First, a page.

The Steam Deck: Valve’s trojan horse into the ''console'' market

In 2022, Valve released its portable console-like Steam Deck, letting gamers access their Steam libraries via a device capable of running modern AAA games. The Steam Deck is Valve’s trojan horse into a console-like market, and the device runs games from the biggest franchises on PlayStation (God of War, Spider-Man) and Xbox (Halo, Forza) as well as third parties.

The Steam Deck has already sold ‘’multiple millions’’ according to Valve – a promising start. PlayStation offers the PlayStation Portal (a companion device that lets players stream content from their PS5s to the Portal’s screen) and Xbox partners with some portable PC manufacturers, but neither PlayStation nor Xbox offers a modern native portable gaming device.

Meanwhile, Xbox and PlayStation content is available on Steam and Steam Deck, so the two companies have inadvertently given Valve a competitive advantage. PlayStation is still a hardware brand at its core and arguably has more valuable content than Xbox, so losing its competitive advantage might eventually become a problem for Sony. 

Steam’s future

The content floodgates are opening. Steam is well positioned as the market leader in the PC storefront space. But there are risks:

  • Many publishers have switched to an engagement-led business model, so Steam could one day be vulnerable to nascent distribution methods like subscriptions and cloud.
  • Steam faces competition from the Epic Games Store and other stores.
  • Steam has moved away from original content and is now mostly a distributor.

Any big shifts in PC content consumption in the future could spell trouble for Steam. While many PC diehards have intense bonds to Steam, that might not ring true in the future. After all, younger generations are more platform agnostic, and more games are cross-platform than ever.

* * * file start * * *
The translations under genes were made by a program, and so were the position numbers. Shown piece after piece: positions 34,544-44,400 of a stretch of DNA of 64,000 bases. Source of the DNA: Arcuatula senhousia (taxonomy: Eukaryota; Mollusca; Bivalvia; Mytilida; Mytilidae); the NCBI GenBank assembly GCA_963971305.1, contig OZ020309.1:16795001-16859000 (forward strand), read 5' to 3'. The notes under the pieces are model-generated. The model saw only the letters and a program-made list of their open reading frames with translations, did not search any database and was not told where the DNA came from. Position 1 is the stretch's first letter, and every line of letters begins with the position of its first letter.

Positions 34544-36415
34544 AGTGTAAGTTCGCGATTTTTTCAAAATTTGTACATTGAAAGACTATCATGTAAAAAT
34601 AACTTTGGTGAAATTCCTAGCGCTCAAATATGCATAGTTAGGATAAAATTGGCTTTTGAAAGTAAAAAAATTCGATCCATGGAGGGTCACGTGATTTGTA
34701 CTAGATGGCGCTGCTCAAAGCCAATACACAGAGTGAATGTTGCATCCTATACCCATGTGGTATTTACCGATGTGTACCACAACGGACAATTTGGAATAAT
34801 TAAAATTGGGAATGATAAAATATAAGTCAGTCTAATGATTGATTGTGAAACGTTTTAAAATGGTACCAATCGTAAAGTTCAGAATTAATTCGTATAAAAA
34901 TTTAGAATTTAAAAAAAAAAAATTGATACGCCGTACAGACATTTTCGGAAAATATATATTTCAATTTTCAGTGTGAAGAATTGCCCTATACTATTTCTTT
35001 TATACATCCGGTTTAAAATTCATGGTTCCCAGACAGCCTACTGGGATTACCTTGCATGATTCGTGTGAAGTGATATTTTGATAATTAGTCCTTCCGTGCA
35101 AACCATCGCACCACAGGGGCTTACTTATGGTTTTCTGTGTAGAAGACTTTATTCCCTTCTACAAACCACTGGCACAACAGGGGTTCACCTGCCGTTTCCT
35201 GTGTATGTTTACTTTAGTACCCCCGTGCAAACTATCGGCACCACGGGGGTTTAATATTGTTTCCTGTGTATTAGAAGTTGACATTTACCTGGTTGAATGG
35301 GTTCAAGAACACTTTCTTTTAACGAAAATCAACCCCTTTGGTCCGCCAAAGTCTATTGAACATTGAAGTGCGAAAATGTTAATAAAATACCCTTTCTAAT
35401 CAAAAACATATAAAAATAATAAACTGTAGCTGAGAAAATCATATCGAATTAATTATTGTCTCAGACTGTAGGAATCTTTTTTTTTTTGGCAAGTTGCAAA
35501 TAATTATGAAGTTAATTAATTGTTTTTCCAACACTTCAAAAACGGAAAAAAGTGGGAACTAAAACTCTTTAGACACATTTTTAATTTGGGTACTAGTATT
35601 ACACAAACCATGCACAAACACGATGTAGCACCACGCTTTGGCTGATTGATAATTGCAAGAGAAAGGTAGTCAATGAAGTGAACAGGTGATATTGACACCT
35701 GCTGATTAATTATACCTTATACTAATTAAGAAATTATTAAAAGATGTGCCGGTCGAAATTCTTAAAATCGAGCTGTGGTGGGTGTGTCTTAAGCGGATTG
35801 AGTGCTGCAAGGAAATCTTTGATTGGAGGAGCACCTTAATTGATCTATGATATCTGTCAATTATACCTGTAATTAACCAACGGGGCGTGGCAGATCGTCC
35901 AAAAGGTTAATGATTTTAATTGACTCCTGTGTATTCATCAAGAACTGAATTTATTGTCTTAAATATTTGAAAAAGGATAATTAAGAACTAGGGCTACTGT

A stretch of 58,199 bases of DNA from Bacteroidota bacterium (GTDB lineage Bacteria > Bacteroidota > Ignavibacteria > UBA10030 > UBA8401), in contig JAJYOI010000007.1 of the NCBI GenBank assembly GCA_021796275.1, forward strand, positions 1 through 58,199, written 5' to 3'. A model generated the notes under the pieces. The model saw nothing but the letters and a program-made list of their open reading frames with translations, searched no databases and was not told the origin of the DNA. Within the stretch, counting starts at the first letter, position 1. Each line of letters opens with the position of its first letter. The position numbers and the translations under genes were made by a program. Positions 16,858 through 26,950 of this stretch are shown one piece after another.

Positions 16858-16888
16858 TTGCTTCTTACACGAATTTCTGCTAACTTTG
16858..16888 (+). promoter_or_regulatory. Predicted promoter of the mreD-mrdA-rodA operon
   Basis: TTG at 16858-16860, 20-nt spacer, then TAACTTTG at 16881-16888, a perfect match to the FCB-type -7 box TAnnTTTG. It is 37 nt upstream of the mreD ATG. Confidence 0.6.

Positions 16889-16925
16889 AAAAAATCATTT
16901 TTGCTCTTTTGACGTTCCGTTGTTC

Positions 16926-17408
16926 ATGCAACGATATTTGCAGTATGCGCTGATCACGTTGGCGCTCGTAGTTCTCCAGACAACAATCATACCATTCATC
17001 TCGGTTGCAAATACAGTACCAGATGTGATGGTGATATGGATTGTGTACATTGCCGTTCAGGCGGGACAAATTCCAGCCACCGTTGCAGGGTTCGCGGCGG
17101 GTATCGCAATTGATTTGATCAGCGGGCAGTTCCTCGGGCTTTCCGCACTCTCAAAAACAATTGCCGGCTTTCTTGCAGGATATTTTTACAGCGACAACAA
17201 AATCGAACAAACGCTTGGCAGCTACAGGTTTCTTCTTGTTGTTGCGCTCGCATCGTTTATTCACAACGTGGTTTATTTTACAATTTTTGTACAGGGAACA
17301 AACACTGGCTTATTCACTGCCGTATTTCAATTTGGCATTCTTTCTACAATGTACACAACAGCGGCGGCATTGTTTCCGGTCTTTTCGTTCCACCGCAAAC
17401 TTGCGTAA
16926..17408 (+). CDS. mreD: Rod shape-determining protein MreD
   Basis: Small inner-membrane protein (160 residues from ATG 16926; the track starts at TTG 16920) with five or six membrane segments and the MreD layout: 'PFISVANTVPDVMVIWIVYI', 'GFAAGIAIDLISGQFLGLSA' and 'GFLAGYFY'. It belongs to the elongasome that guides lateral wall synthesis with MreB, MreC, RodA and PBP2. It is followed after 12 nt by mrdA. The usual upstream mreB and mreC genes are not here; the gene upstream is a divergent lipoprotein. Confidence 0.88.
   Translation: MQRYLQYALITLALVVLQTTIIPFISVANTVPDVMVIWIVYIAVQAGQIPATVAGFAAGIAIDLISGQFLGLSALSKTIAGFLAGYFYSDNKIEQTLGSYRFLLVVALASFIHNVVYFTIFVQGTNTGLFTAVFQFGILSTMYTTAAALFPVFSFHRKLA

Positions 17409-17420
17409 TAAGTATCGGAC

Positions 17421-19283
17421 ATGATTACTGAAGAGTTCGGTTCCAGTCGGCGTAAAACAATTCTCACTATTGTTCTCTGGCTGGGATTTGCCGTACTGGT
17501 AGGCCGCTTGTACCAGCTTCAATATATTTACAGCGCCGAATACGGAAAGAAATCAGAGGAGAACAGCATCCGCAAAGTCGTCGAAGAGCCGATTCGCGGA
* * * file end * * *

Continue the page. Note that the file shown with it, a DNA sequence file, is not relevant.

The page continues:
Longer term, Valve might be forced to shift its strategy to adapt to market changes, perhaps via investing more heavily into original content again or adopting other distribution like subscriptions.

Is Valve for sale?

Valve would make an enticing acquisition for anyone seeking a distribution foothold on PC. But is Valve actually for sale? This is highly unlikely, at least anytime soon.

PlayStation would surely love Steam under its umbrella, but it lacks the capital for Steam in its current form. Steam would also be enticing for Xbox, which does have the capital as well as the lofty goal of reaching three billion players. Yet, Xbox would draw the ire of anti-competitive regulators, especially after its drawn-out, contested acquisition of Activision Blizzard. A media company or another tech major, like Tencent, is another hypothetical.

There's a BIG but, though. Valve is privately held, so hostile takeovers or outside pressures are mostly moot. Valve’s co-founder, Gabe Newell, is known to have a large stake in Valve and hinted he won’t sell. Still, Newell is in his 60s and nearing retirement, meaning an acquisition in the future is not impossible.

One thing is certain: Steam has hugely benefited from ongoing growth strategies from publishers and platform holders. While there are strategic challenges to address in the long term, Valve has previously shown a knack for adapting to the market’s choppy waters.   

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ricky lee lorenzo
I'm jumping ship from console "PS" 15 years. I'm breaking up or cutting the subscription to play the games I bought